With The Positive Collective, The Better India’s COVID-19 coverage is available to regional language publications for free. Write to email@example.com for more details.
They say hostel life will change you for good. For Madhur Sharma, an architecture student in Noida, his days in a hostel inspired him to make a single piece of furniture that can work as a study table, chair, coffee table and more!
“My hostel room was so small that it could not accommodate all the furniture I wanted. I have always been a creative person and this gave me the opportunity to design furniture that could serve many purposes and fit into a corner when not in use,” Madhur tells The Better India (TBI).
The 21-year-old conceptualised the design in his first year, and finalised it two years later. Today, this multi-functional piece of furniture has won many awards and is already sitting in the rooms of eminent designers and architects.
Buy one get 14 free!
What prevents most of us from purchasing beautiful, utilitarian furniture is the price. A basic desk can cost you about Rs 2000 while a lounge chair can go beyond Rs 15,000. Few of us are privileged to splurge on such furniture and so, our rooms remain empty.
“When I was designing this, I had three crucial points in mind: the social factor, the economic factor and the environmental factor. I was just a hostel student and that was my temporary residence. But so many people who live in small apartments compromise on purchasing good furniture because of lack of space. This became my motivation,” Madhur shares.
Many Mumbai residents will agree to this considering that the average apartment size there was about 700 sq feet (in 2018) while the current average apartment in Bengaluru and Delhi is 1200 sq feet—just about the national average. Hyderabad, at 1600 sq feet (in 2018) had the largest average apartment size in metropolitan areas.
Unless you are living alone in such an apartment, the need to ration space and utilise it to the fullest becomes paramount, and Madhur’s furniture design helps you do that.
When arranged as a block, it takes about one square foot of space. That is about the same size as a floor tile. And just as easily, you can turn it into a lounge chair to read a book on, a study table during work hours, a coffee table and just about anything you would like in a room.
Madhur lists the 14 functions as:
- “Z” Shape Chair
- Normal Chair
- Center Table
- Coffee Table
- Settee for Single Person
- Side Table
- Low Floor Sitting for Single Person
- Low Floor Sitting for Double Person
- Partition for Separating Two Workplaces
- Plant Enclosure For Single Pot
- Plant Enclosure For Double Pot
- Television Unit
- Table with Book Storage
This addressed the social factor. The total cost of this piece of furniture is Rs 12,000, so you are spending about Rs 850 on each separate block, and that takes care of the economic aspect. Next up, the environmental factor.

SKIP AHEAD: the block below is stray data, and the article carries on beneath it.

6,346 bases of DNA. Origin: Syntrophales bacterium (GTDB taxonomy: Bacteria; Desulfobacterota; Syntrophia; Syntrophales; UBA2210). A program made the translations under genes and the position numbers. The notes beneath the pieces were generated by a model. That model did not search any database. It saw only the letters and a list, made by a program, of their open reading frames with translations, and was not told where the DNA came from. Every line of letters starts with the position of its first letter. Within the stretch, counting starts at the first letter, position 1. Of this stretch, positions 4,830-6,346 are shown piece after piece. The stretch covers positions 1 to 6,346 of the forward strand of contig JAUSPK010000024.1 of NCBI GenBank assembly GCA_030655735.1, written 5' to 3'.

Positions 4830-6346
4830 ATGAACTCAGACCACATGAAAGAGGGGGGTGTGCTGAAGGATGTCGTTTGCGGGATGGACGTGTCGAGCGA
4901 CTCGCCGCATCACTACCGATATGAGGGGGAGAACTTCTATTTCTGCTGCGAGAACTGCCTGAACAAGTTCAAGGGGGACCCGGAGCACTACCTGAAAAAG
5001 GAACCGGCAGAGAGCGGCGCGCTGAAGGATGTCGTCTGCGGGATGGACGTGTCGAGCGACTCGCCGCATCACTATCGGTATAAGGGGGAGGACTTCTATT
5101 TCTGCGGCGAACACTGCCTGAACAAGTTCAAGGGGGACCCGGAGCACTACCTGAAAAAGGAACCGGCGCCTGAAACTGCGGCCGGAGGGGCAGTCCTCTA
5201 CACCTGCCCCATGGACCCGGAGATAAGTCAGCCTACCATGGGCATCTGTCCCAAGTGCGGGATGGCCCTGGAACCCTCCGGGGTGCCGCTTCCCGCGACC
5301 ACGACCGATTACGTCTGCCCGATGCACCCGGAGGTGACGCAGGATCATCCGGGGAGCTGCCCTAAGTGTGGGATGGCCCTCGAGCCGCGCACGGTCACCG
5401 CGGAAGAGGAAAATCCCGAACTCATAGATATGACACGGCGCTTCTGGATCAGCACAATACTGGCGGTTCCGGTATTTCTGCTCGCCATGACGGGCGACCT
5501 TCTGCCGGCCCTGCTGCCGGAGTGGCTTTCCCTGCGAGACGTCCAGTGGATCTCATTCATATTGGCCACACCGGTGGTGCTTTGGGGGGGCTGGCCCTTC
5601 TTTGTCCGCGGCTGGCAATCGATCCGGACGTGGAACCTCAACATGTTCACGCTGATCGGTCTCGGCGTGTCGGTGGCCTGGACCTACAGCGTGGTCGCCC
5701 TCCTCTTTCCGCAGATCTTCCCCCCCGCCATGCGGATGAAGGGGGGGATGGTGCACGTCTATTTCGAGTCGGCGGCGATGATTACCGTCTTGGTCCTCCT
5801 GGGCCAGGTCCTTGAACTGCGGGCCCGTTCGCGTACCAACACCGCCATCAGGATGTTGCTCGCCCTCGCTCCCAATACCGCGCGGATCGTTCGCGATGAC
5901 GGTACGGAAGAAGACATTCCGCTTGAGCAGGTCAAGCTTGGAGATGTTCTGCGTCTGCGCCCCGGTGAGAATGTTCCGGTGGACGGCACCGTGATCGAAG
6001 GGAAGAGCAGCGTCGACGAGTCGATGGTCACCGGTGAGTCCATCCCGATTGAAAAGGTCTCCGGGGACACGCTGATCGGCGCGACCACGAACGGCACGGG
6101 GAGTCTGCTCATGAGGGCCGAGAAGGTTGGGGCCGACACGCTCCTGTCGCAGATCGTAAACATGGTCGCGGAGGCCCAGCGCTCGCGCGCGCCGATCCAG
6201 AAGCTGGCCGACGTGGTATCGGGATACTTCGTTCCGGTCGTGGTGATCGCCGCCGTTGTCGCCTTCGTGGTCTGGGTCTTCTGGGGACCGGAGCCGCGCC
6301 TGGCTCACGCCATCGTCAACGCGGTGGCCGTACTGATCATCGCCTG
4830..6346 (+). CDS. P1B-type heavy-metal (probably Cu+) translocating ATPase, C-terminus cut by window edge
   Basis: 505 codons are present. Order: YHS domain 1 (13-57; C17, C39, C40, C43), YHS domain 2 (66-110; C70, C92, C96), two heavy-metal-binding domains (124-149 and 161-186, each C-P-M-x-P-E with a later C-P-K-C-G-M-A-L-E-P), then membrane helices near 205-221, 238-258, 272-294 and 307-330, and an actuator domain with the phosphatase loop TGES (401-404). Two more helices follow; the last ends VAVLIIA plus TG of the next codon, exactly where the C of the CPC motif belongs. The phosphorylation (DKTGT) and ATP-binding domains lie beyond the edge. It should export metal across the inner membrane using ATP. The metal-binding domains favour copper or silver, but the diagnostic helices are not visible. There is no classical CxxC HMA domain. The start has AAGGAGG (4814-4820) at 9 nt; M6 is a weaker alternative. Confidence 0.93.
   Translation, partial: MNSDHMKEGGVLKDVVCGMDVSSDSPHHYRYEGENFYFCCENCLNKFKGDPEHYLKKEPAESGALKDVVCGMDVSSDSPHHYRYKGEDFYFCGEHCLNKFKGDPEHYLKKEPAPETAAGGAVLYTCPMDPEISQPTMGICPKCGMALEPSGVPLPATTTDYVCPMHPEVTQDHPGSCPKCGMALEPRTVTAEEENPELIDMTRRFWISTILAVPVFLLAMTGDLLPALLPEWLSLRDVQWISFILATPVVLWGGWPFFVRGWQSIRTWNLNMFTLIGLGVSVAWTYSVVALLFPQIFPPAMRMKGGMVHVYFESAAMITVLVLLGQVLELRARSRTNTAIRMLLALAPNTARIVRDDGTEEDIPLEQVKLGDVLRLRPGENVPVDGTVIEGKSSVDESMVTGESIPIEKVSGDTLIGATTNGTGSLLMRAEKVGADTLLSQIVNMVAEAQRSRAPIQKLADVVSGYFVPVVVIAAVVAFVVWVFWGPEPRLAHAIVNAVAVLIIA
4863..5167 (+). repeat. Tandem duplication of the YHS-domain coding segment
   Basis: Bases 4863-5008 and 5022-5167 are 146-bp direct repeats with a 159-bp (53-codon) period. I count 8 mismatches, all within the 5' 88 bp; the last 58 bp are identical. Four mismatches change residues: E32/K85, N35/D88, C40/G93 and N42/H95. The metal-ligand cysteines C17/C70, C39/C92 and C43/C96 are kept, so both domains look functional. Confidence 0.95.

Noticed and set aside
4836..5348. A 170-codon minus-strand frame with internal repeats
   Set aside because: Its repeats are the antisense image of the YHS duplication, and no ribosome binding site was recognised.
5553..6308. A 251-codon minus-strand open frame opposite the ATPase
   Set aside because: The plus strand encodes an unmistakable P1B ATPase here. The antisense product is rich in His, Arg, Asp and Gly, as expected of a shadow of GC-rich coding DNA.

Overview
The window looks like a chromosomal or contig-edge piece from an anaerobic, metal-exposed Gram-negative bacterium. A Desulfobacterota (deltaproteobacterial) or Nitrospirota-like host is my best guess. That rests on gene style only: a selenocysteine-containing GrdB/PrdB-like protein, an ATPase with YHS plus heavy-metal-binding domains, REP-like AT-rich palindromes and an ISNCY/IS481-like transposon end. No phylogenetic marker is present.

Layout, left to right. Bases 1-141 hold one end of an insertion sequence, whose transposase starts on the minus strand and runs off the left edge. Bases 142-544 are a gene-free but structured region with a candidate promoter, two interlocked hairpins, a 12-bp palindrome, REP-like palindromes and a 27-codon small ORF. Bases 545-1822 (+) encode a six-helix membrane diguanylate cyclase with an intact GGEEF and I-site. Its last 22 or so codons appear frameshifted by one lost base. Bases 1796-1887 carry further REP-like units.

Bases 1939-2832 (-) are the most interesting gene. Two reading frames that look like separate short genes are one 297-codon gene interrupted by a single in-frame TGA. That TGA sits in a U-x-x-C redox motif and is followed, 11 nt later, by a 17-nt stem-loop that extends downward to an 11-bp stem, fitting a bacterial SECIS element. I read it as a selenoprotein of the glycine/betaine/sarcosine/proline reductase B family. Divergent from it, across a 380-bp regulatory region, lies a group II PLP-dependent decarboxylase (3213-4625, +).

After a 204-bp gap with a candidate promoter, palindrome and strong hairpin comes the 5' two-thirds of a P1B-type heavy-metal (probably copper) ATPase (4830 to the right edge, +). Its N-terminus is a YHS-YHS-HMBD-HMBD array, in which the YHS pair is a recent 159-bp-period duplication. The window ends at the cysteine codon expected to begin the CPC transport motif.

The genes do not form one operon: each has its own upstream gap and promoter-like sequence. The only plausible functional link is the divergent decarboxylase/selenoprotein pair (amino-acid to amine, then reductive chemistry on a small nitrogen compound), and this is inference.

For nature, inspired by nature:
“If one table uses one cubic foot of wood to make, so does a chair, a desk and the bed, much more. This piece of furniture uses just one cubic foot for all of it together. This translates into less stress on the limited resources at our disposal,” the final year architecture student shares.
While it is clear that nature has a huge influence on Madhur, he mentions that he also found inspiration in the human body. “The three crucial joints of the shoulder, pelvis and knees that allow us to sit, stand, walk and bend into different positions became my starting point. These three joints, bolted together by nuts allow my furniture to transform into different shapes,” he says.
Finally, it is also user-friendly. If, say, one block of wood gets damaged, instead of throwing out the whole piece, you can just replace that block. This too helps conserve resources. “It is easy to modify, replace, maintain and transport,” Madhur adds.
Much more than architecture:
His furniture does not exactly toe the line of the expectations of an architecture college. But he went with the flow anyway. In fact, this (ironically) out-of-the-box thinking won him awards in his college, the Apeejay Institute of Technology—School of Architecture & Planning (AIT).
Two years ago, after his prototype was displayed in college exhibitions, fashion designer Payal Jain, architect Nilanjan Bhowal and Vivek Sabherwal, the director of AIT, got in touch with him to understand the design better. They had encouraging reviews to share which pushed Madhur to make more units of this design.
But Madhur hasn’t stopped at that. Since 2018, he has designed 10 more furniture pieces— seven of which are multifunctional.
“My furniture should not be treated as a trivial object but it should be conceived as an artwork which can convey some social message,” he shares with TBI.
As smaller homes become the new norm, multifunctionality, affordability and eco-conscious factors are going to be determining factors. Madhur’s designs are bringing the future of interior designing in the present.
Madhur’s designs are ready to be ordered. You can get in touch with him by email to place your orders. Contact him on firstname.lastname@example.org
(Edited by Gayatri Mishra)